Eighty-five percent of Americans believe that marijuana “should be legalized for medical use,” and 57 percent of respondents endorse regulating it for anyone over the age of 21, according to national poll done by Harris Insight & Analytics.
Among younger respondents (those ages 18 to 44), 68 percent agree that cannabis should be legal.
Slightly more than two out of three adults (69 percent) believe the benefits of medical marijuana outweigh the risks, and a similar percentage believe pot should be viewed as a type of natural medicine, the findings showed.
Fifty seven percent say legalizing cannabis would “help alleviate the opioid crisis.”
"Voters believe that ending America's failed marijuana prohibition laws is a common-sense issue, not a partisan one," NORML Deputy Director Paul Armentano told HealthDay, which commissioned the poll.
"It's time for their elected officials to take a similar posture, and to move expeditiously to amend federal law in a manner that comports with public and scientific consensus, as well as with marijuana's rapidly changing cultural and legal status,” said Armentano.
The National Institute on Drug Abuse, evaluating prescription drug use trends among patients enrolled in state-licensed medical marijuana programs, reportsthat chronic pain subjects frequently reduce or eliminate their opioid usage following enrollment.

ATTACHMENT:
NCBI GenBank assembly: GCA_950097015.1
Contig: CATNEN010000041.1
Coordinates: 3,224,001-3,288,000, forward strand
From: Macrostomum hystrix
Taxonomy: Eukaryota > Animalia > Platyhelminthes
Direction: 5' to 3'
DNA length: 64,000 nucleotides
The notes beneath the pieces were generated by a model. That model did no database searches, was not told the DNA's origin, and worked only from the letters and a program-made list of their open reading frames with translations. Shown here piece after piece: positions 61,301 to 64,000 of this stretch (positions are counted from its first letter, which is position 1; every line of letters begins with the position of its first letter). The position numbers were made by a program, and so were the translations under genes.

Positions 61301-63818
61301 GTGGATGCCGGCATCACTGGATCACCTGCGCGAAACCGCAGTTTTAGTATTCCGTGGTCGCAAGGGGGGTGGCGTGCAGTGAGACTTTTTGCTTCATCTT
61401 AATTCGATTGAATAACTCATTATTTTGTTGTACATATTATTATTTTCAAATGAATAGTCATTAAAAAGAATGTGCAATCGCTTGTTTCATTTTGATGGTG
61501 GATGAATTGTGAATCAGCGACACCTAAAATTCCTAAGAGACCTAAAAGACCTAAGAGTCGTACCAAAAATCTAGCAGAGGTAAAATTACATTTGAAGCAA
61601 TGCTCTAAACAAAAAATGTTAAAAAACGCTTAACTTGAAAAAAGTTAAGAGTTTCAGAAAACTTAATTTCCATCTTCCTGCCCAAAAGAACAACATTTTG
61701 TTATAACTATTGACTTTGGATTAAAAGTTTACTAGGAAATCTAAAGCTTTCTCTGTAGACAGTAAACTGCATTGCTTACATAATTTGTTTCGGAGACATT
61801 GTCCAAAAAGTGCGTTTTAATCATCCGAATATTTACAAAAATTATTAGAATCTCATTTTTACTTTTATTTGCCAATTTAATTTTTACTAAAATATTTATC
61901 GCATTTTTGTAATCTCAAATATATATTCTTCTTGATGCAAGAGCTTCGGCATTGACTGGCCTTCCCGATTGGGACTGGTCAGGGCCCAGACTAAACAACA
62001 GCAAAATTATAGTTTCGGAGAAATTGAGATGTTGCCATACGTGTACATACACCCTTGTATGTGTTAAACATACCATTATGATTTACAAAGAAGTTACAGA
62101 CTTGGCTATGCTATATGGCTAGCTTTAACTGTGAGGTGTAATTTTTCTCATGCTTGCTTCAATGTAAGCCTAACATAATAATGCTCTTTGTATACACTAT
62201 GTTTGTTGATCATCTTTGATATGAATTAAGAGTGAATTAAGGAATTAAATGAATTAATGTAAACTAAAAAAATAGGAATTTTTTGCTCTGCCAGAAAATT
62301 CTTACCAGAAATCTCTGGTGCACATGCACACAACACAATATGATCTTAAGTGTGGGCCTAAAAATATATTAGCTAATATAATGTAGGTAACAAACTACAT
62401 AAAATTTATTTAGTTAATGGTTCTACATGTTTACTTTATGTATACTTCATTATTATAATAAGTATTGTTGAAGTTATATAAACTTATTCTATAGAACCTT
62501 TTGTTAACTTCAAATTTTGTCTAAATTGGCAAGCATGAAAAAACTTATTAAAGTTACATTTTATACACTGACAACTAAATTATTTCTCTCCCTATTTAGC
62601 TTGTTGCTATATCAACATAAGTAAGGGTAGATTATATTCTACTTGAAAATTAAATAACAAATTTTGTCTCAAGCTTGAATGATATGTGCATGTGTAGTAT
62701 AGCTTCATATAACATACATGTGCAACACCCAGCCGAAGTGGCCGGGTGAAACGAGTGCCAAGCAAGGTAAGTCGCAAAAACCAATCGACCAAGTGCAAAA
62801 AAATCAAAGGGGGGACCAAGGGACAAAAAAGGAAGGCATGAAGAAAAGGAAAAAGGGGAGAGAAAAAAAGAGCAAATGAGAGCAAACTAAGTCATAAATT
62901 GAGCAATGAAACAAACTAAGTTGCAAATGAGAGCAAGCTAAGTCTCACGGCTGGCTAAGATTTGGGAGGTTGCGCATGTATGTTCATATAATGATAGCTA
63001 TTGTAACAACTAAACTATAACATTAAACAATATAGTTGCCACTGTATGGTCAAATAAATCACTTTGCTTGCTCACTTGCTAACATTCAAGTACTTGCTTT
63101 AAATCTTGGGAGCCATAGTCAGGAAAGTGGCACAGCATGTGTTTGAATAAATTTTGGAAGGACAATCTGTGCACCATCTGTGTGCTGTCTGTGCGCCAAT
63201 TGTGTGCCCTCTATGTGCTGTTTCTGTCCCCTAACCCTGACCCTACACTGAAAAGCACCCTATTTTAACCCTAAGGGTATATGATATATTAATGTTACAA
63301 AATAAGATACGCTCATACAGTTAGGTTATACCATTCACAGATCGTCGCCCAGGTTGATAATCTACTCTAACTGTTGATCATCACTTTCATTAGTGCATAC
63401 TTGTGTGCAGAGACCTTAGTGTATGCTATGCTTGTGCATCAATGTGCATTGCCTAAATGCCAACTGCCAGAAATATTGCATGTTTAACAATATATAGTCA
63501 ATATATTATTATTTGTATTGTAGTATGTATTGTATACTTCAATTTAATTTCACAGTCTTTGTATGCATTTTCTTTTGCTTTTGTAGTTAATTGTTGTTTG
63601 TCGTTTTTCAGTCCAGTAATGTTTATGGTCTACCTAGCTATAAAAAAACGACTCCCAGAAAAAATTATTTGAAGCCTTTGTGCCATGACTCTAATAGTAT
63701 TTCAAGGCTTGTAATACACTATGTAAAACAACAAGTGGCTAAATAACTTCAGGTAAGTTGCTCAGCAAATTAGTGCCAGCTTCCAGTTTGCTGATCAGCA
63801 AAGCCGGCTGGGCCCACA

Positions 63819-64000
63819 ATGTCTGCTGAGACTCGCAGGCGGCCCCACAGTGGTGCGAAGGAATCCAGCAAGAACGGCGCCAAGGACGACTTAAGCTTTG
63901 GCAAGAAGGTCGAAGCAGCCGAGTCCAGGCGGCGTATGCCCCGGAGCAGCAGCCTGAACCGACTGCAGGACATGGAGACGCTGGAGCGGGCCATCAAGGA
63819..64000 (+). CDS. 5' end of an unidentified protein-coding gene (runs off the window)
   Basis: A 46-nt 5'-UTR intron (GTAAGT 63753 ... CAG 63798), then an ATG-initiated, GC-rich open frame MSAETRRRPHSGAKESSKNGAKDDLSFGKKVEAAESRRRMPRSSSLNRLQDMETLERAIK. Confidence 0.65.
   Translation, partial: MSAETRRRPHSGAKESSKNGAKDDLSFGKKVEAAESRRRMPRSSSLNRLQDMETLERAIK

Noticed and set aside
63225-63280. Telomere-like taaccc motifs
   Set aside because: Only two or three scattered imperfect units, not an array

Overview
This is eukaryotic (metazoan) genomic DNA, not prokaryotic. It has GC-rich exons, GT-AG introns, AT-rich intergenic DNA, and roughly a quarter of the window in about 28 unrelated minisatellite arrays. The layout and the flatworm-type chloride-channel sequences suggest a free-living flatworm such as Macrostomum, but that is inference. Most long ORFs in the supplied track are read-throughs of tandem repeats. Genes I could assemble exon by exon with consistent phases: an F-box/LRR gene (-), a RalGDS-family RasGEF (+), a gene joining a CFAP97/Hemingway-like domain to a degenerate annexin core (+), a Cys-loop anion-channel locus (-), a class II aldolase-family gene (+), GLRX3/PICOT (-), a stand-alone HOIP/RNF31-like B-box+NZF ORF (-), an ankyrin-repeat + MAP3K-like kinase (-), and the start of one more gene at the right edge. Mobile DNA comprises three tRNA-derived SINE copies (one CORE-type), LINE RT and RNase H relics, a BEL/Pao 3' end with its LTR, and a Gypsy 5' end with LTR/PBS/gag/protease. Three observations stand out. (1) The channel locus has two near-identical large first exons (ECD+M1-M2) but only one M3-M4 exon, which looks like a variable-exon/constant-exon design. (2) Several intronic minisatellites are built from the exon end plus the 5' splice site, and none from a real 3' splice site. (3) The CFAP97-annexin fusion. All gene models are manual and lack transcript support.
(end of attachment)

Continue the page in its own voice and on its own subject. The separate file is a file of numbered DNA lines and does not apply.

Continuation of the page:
Reasons provided by those who opposed legalization included fear of diversion and concerns that legalization could negatively impact traffic safety.
The Harris polling data is essentially consistent with prior surveys finding that a majority of Americans back recreational cannabis legalization and a super-majority support medicinal cannabis access.
According to the most recent Gallup poll, 64 percent of US adults, including majorities of Democrats, Independents, and Republicans, believe that the adult use of marijuana should be legal.
The Harris Poll found that people do not support a Wild West approach to legal pot however.
Four out of five respondents said that medical marijuana should be regulated like other medicines, including U.S. Food and Drug Administration oversight and prescriptions from a medical professional.
The online poll included more than 2,000 U.S. adults and was conducted in mid-July.